Behind The Scenes
Spiral Jetty – Julian Sands
“Did I make the cut?”
Robert Smithson began the Spiral Jetty in 1970, and would die just three years after its completion. His death would roughly coincide with a period of submersion, during which the jetty was covered by the water level of the great salt lake for decades at a time. Forty-three years later the Spiral Jetty is exposed and visited daily – appreciated not just as a local monument but as earthwork for a new generation to contemplate.
We received a phone call from VideoWest producer Elaine Clark. She asked if we wanted to go to the Spiral Jetty with Julian Sands, who was in town for his one man “Celebration of Harold Pinter” show and make a short – we obliged, but instead of taking the natural vehicular approach and leaving at 3 am in order to get to the Jetty location and return in time for Mr. Sands flights, we enlisted a helicopter and it became a 30 minute rendezvous.
We arrive at the airport before sunrise and head straight to pick up Mr. Sands. This proved difficult, when the access gate was locked. Nevertheless, Mr. Sands tossed us up his bag and scaled the fence (and the razor wire) with ease, earning instant cred with our team.
Upon departure we were confronted by an electrical storm, and were grounded through the sunrise. The flight itself was amazing, and the ability to see the Great Salt Lake, salt ponds and the profound color spectrum that the landscapes holds was surreal.
Landing at the jetty landing we begin to explore and shoot Mr. Sands as he paced the inner spirals. Mr. Sands recited lines from Robert Smithson’s memoirs, improvising as he saw fit and moving fluidly with the words. Many of us were seeing the Spiral Jetty for the first time and being able to see it from every angle will never be forgotten, the colors and textures were a spectacle on the macro level and the wide angle of the total landscape.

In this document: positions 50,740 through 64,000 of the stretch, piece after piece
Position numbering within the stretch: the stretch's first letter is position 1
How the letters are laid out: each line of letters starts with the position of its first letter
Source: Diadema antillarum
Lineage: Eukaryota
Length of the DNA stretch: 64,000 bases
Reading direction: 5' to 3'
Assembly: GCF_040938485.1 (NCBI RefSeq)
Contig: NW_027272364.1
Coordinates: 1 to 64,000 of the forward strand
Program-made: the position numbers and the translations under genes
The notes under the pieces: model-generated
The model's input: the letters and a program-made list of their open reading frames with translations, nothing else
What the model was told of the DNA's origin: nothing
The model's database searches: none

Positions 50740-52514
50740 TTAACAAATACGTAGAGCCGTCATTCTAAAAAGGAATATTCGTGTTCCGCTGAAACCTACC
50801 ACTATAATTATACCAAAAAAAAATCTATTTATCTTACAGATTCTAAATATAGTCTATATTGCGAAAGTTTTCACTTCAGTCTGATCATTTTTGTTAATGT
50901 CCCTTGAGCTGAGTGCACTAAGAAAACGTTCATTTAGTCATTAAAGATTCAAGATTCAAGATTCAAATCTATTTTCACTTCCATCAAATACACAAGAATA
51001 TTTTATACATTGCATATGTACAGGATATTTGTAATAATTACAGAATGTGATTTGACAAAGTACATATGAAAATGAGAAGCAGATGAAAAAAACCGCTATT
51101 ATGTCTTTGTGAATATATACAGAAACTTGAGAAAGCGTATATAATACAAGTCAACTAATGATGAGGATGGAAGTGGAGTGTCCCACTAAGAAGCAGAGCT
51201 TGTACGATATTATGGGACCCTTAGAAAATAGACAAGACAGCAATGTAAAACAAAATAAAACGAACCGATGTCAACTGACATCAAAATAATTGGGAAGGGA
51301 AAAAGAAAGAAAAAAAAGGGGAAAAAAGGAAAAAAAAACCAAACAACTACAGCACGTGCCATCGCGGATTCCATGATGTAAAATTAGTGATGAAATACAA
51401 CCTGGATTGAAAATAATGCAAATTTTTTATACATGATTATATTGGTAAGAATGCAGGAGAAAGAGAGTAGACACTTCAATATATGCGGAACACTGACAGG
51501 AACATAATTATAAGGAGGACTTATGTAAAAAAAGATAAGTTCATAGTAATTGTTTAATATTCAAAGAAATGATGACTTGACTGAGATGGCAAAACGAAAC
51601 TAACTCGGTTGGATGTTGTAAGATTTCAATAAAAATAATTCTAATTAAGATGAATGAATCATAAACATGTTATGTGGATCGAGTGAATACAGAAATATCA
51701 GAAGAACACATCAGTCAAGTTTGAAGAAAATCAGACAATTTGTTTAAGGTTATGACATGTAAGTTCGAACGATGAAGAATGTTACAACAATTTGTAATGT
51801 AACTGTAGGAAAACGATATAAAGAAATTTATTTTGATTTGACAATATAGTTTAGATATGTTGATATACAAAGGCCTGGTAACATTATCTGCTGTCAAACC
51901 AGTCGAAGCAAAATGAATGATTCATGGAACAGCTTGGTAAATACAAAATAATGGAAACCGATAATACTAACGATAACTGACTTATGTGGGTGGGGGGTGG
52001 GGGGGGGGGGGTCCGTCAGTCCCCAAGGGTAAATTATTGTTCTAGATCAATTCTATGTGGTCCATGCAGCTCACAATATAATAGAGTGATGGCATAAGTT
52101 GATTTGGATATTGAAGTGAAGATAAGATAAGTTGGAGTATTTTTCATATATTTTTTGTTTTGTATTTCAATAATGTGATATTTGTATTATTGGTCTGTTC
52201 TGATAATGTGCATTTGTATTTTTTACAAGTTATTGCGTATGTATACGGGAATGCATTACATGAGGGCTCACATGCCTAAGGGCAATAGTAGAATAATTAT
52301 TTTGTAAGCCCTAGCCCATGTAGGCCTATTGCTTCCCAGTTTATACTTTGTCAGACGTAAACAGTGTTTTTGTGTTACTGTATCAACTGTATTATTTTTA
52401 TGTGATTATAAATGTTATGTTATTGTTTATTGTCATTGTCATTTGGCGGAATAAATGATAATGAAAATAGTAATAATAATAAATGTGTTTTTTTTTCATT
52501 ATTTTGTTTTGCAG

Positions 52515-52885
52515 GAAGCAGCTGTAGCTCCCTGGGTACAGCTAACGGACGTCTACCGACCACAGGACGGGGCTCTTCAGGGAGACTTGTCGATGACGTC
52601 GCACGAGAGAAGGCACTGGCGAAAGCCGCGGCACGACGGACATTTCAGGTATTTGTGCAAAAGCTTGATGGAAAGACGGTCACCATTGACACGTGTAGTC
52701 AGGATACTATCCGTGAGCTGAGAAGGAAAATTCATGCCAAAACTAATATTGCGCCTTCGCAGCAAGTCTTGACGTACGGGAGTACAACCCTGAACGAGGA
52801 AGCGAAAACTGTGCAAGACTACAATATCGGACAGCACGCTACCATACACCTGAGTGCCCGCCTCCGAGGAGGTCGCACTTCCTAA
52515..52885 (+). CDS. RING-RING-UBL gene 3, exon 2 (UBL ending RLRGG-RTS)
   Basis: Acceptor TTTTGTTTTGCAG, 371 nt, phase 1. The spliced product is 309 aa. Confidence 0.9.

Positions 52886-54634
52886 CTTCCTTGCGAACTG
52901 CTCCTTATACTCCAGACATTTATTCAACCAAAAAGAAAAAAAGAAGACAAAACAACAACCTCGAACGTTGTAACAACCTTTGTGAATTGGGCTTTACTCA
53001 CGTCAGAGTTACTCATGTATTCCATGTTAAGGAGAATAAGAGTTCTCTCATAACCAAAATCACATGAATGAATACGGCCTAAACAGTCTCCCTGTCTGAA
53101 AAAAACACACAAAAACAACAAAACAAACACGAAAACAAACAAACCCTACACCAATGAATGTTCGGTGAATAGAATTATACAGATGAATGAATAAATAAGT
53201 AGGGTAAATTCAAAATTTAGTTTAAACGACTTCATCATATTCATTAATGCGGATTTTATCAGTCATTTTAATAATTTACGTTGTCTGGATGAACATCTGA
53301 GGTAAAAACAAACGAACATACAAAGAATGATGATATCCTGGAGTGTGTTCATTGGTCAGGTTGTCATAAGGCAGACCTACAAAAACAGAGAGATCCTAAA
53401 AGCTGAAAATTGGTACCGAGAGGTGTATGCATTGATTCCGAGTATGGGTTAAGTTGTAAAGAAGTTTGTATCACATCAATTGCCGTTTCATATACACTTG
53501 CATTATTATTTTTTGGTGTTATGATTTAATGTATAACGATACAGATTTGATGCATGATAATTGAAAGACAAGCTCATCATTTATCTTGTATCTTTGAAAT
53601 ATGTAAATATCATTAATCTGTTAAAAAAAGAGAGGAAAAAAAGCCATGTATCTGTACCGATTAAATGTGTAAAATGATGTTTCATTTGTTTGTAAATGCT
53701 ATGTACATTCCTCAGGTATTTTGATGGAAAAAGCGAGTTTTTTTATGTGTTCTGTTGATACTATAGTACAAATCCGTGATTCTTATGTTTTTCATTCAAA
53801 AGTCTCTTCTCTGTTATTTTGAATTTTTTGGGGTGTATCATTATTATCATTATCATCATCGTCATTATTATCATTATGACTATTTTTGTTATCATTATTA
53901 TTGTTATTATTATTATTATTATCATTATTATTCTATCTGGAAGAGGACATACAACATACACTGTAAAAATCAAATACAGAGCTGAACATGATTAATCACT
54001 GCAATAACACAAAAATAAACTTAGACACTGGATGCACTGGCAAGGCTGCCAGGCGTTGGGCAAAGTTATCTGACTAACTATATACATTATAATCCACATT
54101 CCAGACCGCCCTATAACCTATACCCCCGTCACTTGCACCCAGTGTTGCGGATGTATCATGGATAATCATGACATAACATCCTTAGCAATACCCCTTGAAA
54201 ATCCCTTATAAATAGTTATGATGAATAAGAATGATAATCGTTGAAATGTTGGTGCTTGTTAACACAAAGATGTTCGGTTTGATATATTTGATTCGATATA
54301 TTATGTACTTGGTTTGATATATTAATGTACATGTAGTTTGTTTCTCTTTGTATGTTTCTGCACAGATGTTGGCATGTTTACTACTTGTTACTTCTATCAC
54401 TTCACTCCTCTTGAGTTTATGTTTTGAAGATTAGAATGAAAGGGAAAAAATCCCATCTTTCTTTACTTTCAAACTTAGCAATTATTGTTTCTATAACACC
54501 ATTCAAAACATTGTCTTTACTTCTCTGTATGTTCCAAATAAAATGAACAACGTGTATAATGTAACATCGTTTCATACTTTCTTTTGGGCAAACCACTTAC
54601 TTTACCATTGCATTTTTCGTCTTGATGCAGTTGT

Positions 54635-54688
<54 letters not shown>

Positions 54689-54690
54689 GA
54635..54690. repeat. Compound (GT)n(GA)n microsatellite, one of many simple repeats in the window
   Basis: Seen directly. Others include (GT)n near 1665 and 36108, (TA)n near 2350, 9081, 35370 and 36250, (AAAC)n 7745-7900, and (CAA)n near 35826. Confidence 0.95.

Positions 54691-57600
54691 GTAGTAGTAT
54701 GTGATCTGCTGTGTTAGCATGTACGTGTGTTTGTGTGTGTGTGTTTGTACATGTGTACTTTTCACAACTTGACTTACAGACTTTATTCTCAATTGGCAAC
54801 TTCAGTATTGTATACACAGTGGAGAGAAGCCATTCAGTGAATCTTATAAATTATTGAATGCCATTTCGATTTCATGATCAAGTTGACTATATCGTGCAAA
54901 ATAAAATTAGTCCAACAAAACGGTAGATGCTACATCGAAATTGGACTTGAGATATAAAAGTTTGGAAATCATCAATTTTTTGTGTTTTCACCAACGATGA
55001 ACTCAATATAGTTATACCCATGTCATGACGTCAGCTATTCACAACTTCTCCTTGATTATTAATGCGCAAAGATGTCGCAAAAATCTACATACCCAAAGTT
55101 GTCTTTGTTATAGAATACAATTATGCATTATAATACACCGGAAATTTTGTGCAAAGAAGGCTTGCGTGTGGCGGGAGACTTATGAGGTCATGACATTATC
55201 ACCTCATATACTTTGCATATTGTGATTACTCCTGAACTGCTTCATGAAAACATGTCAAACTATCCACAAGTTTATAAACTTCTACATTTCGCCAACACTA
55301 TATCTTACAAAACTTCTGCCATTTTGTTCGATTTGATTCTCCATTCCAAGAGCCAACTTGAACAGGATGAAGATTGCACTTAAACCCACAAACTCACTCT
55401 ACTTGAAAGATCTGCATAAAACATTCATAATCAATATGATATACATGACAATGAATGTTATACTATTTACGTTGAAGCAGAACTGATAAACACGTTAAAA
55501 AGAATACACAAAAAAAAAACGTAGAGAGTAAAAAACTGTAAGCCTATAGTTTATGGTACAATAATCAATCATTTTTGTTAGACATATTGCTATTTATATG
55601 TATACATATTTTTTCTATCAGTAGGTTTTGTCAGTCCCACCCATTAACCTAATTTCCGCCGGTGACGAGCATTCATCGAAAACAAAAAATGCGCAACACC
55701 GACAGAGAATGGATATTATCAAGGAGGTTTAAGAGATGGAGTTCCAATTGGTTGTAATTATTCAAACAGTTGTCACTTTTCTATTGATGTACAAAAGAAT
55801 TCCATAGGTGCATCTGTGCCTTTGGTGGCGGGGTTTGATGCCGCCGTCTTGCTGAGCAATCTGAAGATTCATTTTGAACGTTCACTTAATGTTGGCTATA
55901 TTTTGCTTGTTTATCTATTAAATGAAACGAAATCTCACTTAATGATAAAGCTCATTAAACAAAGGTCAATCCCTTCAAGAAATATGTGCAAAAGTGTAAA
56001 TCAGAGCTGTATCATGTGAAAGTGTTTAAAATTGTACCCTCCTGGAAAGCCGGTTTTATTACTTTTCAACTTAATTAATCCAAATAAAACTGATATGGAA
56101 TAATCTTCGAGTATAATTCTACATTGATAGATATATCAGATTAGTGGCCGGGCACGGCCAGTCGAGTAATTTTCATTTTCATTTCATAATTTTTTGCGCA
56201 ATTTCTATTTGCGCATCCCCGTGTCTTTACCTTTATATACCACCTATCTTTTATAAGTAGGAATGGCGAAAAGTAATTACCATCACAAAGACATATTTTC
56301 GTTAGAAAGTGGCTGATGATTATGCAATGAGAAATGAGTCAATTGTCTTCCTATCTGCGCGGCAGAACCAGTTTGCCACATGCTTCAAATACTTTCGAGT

Our trip was quick, but monumentally stimulating.
Julians first question after wrap –
“Did I make the cut?”
The aerial shots were captured from the helicopter by one operator holding the Movi M10, while the other controlled the gimbal from the Movi Controller. The controller is great piece of hardware, it has given us everything that the spektrum controllers couldn’t. The responsive joystick makes fluid pan and tilt moves so much simpler to accomplish. Additional aerial moves were done with our cinestar, gimbal moves were once again done with the Movi controller.
We wanted to emulate the original film created by Robert Smithson from 1970 by creating title sequences that matched his style. We created stickers that we applied to plexiglass, we then projected 16mm footage of the jetty through the negative space of the sticker. We pushed in and out from the plexiglass with the red dragon attached to the movi m15, the handheld approach gave the footage a unique look with the text being backlit.
Canon Cinema Lenses (24, 50, 85)
- Director Skylar Nielsen
- Producer Elaine Clark
- Himself Julian Sands
- Cinematography Joshua Fletcher & Lance Clayton
- Music GiantFrame
- Colorist Jake Penrose
- Production Assistant Steve Lupsha